at least seven people dead and about 200 injured, the derailment of an Amtrak train in Philadelphia merits a lot of attention. While the investigation is yet ongoing, and we don't have any answers as to why the train was going slightly over twice the speed limit, it seems to me that this should open up an inquiry into the safety of our transportation systems and a serious look at the nation's infrastructure. It just should. It doesn't seem right to me that a deadly accident can occur like this, and the reason why most accidents on the rails happen is not looked at. But it appears that Congress does not consider addressing the infrastructure problem, particularly regarding Amtrak, a sufficient area of concern.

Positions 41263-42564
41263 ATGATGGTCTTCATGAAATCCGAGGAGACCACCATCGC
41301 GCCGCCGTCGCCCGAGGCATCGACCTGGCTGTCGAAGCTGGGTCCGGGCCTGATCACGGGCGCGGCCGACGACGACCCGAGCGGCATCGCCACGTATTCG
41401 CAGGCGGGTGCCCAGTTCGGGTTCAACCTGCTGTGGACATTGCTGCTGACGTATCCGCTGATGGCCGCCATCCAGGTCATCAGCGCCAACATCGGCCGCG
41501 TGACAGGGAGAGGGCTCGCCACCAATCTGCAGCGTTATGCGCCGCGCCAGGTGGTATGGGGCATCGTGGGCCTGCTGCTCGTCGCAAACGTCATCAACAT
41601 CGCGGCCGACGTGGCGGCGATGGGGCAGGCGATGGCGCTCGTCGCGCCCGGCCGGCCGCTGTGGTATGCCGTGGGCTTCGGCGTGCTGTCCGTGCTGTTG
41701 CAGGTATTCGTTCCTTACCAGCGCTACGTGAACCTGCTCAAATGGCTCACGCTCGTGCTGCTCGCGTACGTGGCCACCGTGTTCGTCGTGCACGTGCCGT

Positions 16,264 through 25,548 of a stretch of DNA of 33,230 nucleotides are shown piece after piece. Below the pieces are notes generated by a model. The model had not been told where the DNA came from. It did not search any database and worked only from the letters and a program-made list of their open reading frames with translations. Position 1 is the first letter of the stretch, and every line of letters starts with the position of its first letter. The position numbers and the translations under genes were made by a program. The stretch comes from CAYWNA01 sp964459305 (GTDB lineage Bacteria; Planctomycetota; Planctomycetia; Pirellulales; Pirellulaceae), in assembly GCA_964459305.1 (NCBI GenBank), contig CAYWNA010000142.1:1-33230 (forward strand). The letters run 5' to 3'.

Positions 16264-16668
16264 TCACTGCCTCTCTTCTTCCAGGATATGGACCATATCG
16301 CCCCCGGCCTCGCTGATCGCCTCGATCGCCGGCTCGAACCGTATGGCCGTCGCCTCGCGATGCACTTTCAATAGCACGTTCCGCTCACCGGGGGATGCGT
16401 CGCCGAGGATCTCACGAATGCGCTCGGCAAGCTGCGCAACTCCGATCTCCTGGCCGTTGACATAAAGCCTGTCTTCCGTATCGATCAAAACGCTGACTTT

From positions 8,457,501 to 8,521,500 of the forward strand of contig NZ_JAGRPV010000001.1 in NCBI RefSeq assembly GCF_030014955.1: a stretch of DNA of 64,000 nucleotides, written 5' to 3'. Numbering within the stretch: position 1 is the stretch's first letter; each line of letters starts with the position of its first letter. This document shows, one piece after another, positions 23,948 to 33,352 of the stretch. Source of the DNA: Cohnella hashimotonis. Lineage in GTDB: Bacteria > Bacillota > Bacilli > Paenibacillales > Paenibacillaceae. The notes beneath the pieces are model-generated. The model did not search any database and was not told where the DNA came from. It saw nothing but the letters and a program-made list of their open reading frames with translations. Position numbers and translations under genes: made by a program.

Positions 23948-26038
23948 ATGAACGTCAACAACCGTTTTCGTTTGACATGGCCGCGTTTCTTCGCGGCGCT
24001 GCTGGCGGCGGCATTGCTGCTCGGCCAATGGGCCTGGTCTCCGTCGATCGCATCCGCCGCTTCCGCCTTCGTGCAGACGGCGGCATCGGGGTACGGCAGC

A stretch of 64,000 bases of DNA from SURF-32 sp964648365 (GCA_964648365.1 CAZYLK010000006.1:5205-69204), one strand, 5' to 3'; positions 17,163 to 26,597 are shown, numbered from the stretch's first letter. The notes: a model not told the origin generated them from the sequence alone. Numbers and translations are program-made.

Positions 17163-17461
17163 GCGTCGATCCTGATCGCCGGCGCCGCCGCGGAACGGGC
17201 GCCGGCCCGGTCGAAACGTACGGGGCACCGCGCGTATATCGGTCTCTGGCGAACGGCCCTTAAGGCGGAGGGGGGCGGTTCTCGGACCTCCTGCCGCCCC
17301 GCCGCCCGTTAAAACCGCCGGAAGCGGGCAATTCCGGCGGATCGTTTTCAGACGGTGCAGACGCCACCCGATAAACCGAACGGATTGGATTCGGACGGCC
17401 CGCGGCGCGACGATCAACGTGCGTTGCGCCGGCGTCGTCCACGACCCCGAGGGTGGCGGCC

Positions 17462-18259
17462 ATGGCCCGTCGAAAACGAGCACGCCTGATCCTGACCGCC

My former Governor, Ed Rendell, pointed out that the House GOP didn't even want to delay their plan to cut funding for the rail service, and that they acted as if referencing the accident was somehow beyond the pale and simply unfair. (I recall a similar dismissal of discussing any gun regulation as a result of the Sandy Hook shootings on similar grounds.) If a tragedy occurs, it's neither fair nor unfair--it's a fact. The tragedy didn't occur for simple political reasons. The timing of it is irrelevant. It just seems to me that if a problem exists, the responsible thing is to look at it.
Today, it's a train derailment. Maybe tomorrow, it'll be a bridge. Properly funding the upkeep of our nation's transportation systems, including roads, bridges and rails, is not just a safety issue--it's also basically a jobs plan. It seems backwards to me that there should be such resistance to making things work better and safer, and employing people to improve those routes we need to get to work and transport our goods and machinery on. It looks to me like a giant disconnect from reality.